seems to al­most be­long to a by­gone era.

“We are proud with the progress that we have achieved with The Sus­tain­able City, but it’s the fam­i­lies who live there that have helped build the com­mu­nity, turn­ing it into a liv­ing, breath­ing space that has evolved with sub­se­quent in­no­va­tions and so­lu­tions, re­spond­ing and adapt­ing to the re­quire­ments of its res­i­dents over time. For ex­am­ple. ini­tia­tives for children de­vel­oped quite or­gan­i­cally, with art cen­tre, re­cy­cling cen­tre, ed­u­ca­tion ini­tia­tives, mo­bil­ity ini­tia­tives, and farm­ing pro­grammes be­ing in­tro­duced over time. A mu­sic cen­tre was added, with les­sons and mu­si­cal events and con­certs, and it is a space where res­i­dents can en­joy film screen­ings and neigh­bour­hood events.

That may not have been in the orig­i­nal blue­print, but it has be­come a key part of the com­mu­nity life­style.”

He is adamant that sus­tain­abil­ity must ex­tend not just to green cre­den­tials, such as low car­bon emis­sions and lower power con­sump­tion, but to com­mu­ni­cat­ing and ed­u­cat­ing res­i­dents to adopt a greener life­style for them­selves.

“When the first fam­i­lies started mov­ing in, it was es­sen­tial for us to keep them en­gaged by host­ing meet-and-greets and work­shops that in­tro­duced them to the so­lu­tions of­fered by The Sus­tain­able City.”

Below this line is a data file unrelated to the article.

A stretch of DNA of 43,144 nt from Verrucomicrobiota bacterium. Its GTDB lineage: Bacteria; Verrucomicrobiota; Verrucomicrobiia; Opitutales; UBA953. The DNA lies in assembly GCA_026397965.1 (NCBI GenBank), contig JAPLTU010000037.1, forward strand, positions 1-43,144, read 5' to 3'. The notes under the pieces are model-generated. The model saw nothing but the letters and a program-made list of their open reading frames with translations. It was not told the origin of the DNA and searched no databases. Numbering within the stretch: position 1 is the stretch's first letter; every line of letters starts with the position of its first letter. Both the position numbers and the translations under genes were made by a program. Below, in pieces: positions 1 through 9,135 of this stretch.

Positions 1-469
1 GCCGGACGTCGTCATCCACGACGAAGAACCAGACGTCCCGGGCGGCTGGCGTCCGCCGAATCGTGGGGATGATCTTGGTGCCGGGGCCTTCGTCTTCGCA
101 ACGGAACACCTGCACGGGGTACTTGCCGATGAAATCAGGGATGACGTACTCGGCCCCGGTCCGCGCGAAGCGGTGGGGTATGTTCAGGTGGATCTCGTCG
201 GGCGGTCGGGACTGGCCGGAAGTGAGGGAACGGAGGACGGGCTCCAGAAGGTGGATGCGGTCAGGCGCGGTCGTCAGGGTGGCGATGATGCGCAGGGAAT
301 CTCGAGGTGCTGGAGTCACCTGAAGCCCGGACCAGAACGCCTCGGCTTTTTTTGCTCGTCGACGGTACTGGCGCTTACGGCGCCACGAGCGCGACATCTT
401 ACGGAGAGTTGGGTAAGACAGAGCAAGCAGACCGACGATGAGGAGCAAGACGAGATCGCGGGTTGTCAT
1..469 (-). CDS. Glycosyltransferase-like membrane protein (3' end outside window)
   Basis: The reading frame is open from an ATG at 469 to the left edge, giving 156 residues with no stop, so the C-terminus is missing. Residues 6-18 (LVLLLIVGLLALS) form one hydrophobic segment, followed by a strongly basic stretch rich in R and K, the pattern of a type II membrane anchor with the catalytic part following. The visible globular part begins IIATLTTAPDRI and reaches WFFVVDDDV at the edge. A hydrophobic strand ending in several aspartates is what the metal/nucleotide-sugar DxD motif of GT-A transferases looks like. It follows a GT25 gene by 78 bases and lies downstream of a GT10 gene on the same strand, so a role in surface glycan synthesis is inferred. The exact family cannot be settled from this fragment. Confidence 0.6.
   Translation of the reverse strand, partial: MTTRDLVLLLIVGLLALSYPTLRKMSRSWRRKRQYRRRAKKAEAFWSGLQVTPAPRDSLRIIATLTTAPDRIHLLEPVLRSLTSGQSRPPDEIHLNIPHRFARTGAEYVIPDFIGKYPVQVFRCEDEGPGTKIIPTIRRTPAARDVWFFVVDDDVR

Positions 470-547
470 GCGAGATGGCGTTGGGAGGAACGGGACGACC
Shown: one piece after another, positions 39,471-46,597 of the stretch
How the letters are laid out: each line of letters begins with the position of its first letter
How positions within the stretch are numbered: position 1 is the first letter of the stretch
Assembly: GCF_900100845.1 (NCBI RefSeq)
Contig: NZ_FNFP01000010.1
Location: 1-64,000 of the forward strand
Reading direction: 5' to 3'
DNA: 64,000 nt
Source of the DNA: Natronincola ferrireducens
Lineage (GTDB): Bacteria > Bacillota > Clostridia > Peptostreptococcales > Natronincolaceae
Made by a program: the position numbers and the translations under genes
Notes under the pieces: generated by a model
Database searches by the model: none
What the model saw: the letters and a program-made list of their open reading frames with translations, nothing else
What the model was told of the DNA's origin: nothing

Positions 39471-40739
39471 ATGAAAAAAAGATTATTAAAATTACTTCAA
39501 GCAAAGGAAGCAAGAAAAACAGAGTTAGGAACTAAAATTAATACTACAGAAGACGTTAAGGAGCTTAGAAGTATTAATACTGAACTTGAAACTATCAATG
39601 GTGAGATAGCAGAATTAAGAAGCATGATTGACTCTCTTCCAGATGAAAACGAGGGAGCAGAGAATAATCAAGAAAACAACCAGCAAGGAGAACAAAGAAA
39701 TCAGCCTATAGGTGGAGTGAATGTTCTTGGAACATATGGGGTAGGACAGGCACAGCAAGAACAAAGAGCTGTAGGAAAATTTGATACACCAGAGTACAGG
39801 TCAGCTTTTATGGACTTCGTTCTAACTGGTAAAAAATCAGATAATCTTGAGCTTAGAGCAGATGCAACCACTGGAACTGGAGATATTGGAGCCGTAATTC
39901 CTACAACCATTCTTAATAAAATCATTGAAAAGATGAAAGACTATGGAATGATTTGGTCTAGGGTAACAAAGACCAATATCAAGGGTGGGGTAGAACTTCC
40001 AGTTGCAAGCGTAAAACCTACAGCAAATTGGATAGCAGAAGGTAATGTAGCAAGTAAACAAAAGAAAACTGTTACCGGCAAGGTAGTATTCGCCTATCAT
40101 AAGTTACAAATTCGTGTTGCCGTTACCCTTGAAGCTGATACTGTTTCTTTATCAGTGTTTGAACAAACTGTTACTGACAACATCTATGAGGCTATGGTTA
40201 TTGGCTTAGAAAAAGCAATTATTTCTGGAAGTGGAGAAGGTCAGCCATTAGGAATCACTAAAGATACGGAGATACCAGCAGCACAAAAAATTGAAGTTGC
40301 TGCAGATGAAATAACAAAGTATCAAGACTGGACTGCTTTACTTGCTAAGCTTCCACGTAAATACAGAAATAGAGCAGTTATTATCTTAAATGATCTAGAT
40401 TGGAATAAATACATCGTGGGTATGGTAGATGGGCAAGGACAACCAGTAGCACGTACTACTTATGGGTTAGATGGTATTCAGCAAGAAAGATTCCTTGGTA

One of the high­light achieve­ments has been the es­tab­lish­ment of a re­search and de­vel­op­ment arm (SEE In­sti­tute).

It ef­fec­tively turned the city into a liv­ing lab to test and de­ploy all man­ner of in­no­va­tions and new tech­nolo­gies, such as ver­ti­cal and aquaponic farm­ing, au­ton­o­mous mo­bil­ity, and more.

Nearby, Di­a­mond De­vel­op­ers is also con­struct­ing Sanad Vil­lage, one of the largest re­ha­bil­i­ta­tion cen­tres in the world for people of de­ter­mi­na­tion. It ties in with the group’s man­date to be a force for good in the so­ci­ety in which it op­er­ates – a key tenet, many ar­gue, of any worth­while CSR plan.

“A pri­mary pil­lar for us is in­clu­sion, whereby people of de­ter­mi­na­tion are in­volved in all that we do, and the city was de­signed with them in mind and heart,” says Saeed of the Vil­lage. “We es­tab­lished the world’s largest re­ha­bil­i­ta­tion cen­tre, of­fer­ing ser­vices of ex­cel­lence in ap­plied be­havioural anal­y­sis ther­apy, speech ther­apy, phys­io­ther­apy, oc­cu­pa­tional ther­apy, vo­ca­tional train­ing, and life-skills train­ing.”

In build­ing a sus­tain­able fu­ture, ed­u­ca­tion of fu­ture gen­er­a­tions is key, he adds, not­ing that even the most sus­tain­ably built de­vel­op­ment can only en­sure a fu­ture of the next gen­er­a­tion adopts and ad­heres to its val­ues.

Ed­u­ca­tion is key to bring­ing upon a pos­i­tive ef­fect and real change in the be­hav­iour of people within com­mu­ni­ties, more so among kids. The fu­ture gen­er­a­tion adopts these prac­tices nat­u­rally in their day-to-day lives and con­se­quently passes them on to their com­mu­ni­ties and sur­round­ings, cre­at­ing a re­newed and pro­gres­sive ap­proach and un­der­stand­ing of life.

Low car­bon foot­print Shar­jah Sus­tain­able City proudly aligns with na­tional green strate­gies and Dubai Plan 2021

Sport Horse jump­ing show is part of the events at The Sus­tain­able City in Dubai